What one tool directly influences your business’s ability to attract and retain top talent, minimize risk, and gain competitive advantages? Your technology.

While many executives are tempted to stay out of their IT altogether, we’ve reached a point in time where leaders must pay mind to how our organizations are using technology, and what effect it’s having on our team, our clients, our stakeholders, and the overall success of our businesses.

Put simply: Executives leave technology to their IT teams (yes, to teams like ours!) at their own peril.

Specifically, there are three elements of your organization’s technology strategy that demand executive-level attention. We’ll walk through each of these below.

 

1 ‑ How your technology impacts employee engagement.

We’re in the middle of an engagement crisis. According to ADP Research Institute’s 2019 study, only 16% of employees are engaged with their work.

Besides the fact most executives do genuinely want to see their employees thrive, the impact that this disengagement has on our productivity is stark. Research by E3 Solutions found that somewhat disengaged employees put in 2 days of work for every 3 days of pay, and actively disengaged employees put in a half day for every 1 day of pay. A full 50% loss!

While technology is not the only contributing factor when it comes to engagement, it can directly harm or help your employee engagement depending on how (and how well) you use it.

Thanks to cloud computing and mobile devices, 63% of companies now have remote workers ‑ a trend that will no doubt continue to grow over time. Are your remote employees connected to your company culture? To their coworkers? To their supervisors?

Providing functionality from a technical standpoint is not enough ‑ if we intend to engage and retain our remote and mobile staff, we must find ways to digitally represent our corporate culture, and deliver the full employee experience to everyone on our teams.

We’ve had success using Slack, Zoom video meetings, and weekly internal webcasts. The recipe might be completely different for your company. The most important piece is to ask yourself: What kind of work experience do our remote and mobile workers have?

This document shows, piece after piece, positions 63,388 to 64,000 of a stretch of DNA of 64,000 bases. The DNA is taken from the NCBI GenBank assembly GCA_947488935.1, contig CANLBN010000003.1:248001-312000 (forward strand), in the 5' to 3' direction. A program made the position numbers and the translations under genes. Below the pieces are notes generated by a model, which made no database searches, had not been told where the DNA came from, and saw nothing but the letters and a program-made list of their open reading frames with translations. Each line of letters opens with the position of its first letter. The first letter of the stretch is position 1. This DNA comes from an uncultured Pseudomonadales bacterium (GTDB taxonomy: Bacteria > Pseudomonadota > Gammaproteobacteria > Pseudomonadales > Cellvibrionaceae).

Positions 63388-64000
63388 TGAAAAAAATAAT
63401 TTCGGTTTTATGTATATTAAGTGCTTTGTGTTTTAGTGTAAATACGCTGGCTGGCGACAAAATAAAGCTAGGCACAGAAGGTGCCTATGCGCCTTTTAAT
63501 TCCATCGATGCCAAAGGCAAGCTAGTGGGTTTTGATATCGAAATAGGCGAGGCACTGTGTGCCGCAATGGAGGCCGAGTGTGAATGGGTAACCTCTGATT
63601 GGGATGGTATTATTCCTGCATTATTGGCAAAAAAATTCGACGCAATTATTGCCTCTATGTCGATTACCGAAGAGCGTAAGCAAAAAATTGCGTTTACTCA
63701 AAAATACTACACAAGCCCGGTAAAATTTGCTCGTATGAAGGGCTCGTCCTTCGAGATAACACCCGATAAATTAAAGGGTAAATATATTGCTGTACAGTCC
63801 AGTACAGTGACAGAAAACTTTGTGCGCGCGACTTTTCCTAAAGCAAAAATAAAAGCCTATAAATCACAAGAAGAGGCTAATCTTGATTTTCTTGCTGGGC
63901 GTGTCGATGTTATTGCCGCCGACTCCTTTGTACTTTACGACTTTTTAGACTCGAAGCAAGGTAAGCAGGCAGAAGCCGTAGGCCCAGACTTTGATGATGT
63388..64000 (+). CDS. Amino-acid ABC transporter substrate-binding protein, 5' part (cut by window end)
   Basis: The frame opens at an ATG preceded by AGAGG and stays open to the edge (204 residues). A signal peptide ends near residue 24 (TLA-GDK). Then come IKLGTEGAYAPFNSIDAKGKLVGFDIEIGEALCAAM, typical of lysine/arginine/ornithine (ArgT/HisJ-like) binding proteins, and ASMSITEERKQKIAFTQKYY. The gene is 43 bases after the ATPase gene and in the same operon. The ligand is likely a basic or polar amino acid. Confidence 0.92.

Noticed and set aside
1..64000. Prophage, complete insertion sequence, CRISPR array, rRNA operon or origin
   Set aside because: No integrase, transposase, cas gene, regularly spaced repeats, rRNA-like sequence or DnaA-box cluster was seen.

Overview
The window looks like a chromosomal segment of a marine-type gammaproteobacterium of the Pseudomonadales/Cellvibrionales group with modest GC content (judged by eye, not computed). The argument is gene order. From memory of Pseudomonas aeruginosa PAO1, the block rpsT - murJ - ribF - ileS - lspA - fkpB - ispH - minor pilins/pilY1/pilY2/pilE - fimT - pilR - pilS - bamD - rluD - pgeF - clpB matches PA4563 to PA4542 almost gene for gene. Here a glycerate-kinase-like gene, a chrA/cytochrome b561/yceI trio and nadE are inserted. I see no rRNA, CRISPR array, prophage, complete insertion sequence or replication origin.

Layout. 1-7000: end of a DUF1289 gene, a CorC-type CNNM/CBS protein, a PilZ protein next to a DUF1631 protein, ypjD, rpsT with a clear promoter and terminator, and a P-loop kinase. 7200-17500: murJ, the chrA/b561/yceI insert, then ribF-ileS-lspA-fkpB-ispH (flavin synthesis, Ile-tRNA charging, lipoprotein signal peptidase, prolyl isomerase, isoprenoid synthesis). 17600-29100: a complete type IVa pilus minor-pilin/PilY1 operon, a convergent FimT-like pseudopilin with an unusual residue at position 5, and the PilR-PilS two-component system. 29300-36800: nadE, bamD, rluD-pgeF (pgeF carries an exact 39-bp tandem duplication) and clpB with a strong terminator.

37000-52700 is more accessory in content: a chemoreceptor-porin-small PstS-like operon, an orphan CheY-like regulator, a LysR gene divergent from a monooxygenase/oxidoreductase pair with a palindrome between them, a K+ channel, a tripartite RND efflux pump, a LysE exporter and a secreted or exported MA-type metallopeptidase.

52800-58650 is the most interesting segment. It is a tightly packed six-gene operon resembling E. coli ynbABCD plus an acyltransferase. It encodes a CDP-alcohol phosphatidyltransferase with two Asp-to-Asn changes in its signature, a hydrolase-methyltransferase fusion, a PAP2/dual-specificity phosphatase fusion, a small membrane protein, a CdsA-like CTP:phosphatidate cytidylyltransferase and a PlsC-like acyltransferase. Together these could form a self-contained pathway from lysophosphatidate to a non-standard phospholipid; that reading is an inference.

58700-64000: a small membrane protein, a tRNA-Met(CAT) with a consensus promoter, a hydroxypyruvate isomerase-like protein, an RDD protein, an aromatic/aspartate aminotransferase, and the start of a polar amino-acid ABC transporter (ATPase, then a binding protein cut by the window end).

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2 ‑ How technology impacts your risk of cyberattack.

A cyberattack is a potentially business-ending event.

The Ponemon Institute’s Cost of Data Breach Study found that the average cost of a breach is $3,860,000. The four main cost centers behind this number are:

  • Detection and escalation (forensics, audits, reporting to your board, etc.)
  • Notification (to the affected, to regulators, etc.)
  • Post-breach response (identity protection services, legal fees, etc.)
  • Lost business (downtime, lost customers, damaged reputation, etc.)

In addition to the direct costs associated with a successful breach, many organizations will also struggle to bring in new business if they aren’t able to provide prospective clients with the confidence that their data (personal, financial, privileged, or otherwise) will be secure.

Point being there’s a lot at stake here.

While you certainly don’t need to be involved in the weeds of your organization’s specific security solutions, you do need to make sure that your security strategy is covering all the bases.

 

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3 ‑ How to leverage new technologies as competitive advantages.

Over nearly three decades in the technology industry we’ve helped law firms, associations, and small businesses leverage technology to materially impact their:

  • Level of risk
  • Operational efficiencies
  • Growth objectives
  • Ability to attract and retain new business
  • Ability to attract and retain top talent

If any of those results appeal to you, consider paying closer attention to technology trends and how they might affect your organization.

The key here is to implement a practical and repeatable mechanism that allows you to catch wind of trends on the horizon, and identify whether any are worth further exploration. How you go about this will depend on your size and culture, but a few example strategies to achieve this are:

  • Regularly attending technology webinars, seminars, and conferences.
  • Contracting with an IT firm offering CIO services or periodic briefings on current trends.
  • Forming an internal Tech Committee who is tasked with identifying opportunities for innovation.

Again, you need not be on the ground floor of this initiative, but it’s your responsibility to make it an organizational priority.

 

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Final Thought

Competent and forward-thinking IT teams are fully capable of removing technology from your plate altogether. They’ll keep your systems performing well, they’ll support your team, and they’ll chart an upgrade path that makes good sense for your organization.

But just because your technology can run without your intervention doesn’t mean that it should.

Organizations that achieve the most powerful results from their technology ‑ results in the form of decreased risk, increased retention and productivity, and accelerated growth ‑ have one thing in common: an executive who takes an active interest in guiding their IT strategy.

 

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